Last month, Bangladesh's state-owned oil company PetroBangla signed its first LNG import deal (2.5 million tpy, 15 years) with Qatar's RasGas, marking the country's official entrance into the LNG buyers' club.
This deal should alleviate some of Bangladesh's supply shortages, but is a far cry from its LNG ambitions. Wood Mackenzie forecasts a more moderate LNG requirement of over 8 million tpy by early next decade.
The government currently estimates LNG demand at over 700 mmcfd (approximately 5 million t). However, due to the lack of domestic gas production, the government has stopped building gas pipelines and has been promoting the use of LPG in residential and commercial areas over the past few years.
On the other hand, while gas prices to all sectors have already increased twice in 2017 and averaging at around US$3/mmbtu, it still falls short of international LNG prices, making it attractive for both retail and commercial users. Currently, there is also no firm plan on gas price rationalisation.
These factors make the LNG import situation for Bangladesh more pressing.
PetroBangla is in talks with various parties for both long term and more flexible options for spot LNG deliveries. In June, it signed an MOU with AOT to supply up to 1.75 million t of LNG. However, the deal is still under discussion and will be a part of its spot procurement strategy.
Conversations with key stakeholders indicate the Moheskhali FSRU, which will support its first LNG imports, remains on schedule to begin by the end of 2018. The onshore gas pipeline connecting the FSRU from Cox's Bazar to the main demand centre in Chittagong has also been completed.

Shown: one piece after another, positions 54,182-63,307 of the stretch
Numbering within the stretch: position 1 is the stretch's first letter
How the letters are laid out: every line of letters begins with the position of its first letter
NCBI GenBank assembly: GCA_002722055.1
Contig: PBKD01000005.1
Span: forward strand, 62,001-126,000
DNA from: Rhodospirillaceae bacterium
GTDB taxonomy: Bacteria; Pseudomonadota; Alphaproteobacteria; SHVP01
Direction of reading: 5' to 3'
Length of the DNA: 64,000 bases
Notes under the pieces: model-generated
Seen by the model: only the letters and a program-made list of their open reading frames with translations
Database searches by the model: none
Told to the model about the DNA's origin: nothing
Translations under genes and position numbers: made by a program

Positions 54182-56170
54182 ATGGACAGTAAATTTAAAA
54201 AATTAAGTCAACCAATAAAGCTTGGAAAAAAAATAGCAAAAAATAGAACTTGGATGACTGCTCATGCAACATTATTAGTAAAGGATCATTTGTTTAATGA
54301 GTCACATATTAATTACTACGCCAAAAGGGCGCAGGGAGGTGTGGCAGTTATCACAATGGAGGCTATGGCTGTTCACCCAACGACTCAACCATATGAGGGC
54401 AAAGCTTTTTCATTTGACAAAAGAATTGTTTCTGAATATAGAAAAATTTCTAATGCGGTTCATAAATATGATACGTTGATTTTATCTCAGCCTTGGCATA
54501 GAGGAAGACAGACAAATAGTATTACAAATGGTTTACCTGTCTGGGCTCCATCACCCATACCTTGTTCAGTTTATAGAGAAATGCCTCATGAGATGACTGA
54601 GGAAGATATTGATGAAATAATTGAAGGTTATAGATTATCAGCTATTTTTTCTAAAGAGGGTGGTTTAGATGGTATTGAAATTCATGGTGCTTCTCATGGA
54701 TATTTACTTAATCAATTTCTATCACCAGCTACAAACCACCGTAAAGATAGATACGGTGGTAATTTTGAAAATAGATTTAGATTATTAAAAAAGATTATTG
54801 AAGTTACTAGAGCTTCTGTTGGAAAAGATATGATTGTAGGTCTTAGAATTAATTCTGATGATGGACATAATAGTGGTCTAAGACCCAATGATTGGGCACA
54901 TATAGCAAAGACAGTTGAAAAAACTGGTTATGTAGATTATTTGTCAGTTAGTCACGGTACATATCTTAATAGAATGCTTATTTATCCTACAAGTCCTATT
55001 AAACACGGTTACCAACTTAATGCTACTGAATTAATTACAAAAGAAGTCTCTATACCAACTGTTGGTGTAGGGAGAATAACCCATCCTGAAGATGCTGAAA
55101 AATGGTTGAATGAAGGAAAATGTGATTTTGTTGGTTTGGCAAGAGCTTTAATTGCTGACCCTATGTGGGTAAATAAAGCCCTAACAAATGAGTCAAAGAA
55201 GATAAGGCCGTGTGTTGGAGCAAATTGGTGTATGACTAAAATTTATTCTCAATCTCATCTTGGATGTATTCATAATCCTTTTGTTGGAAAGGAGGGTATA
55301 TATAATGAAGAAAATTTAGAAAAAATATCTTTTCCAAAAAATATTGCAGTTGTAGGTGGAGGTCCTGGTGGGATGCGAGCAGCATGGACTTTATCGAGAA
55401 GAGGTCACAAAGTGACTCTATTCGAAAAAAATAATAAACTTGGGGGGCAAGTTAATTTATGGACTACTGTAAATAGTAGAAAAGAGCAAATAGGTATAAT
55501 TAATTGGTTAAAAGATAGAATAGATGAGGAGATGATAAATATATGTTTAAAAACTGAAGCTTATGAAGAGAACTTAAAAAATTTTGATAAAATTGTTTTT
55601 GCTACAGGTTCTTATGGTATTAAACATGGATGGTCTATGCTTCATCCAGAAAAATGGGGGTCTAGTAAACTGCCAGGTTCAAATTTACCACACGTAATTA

Plans are also under way to build a subsea pipeline from Moheskhali Island to the mainland gas valve. A US$180 million financing package with Excelerate for the Moheskhali FSRU has also been concluded.
With plans for another 17 million tpy of planned regas capacity via FSRUs and an onshore LNG terminal, the government is clearly in support to boost its LNG supply. Already, private capital is being attracted to this sector with the involvement of Summit Power, Reliance Power and Petronet who are looking to invest in these terminals.
Wood Mackenzie expects more upside to Bangladesh's LNG demand particularly if the 1.5 million tpy Indian piped gas import gets delayed or cancelled, and if its coal-fired power plants do not come online as planned.
Read the article online at: https://www.lngindustry.com/liquid-natural-gas/03082017/bangladesh-enters-the-buyers-club/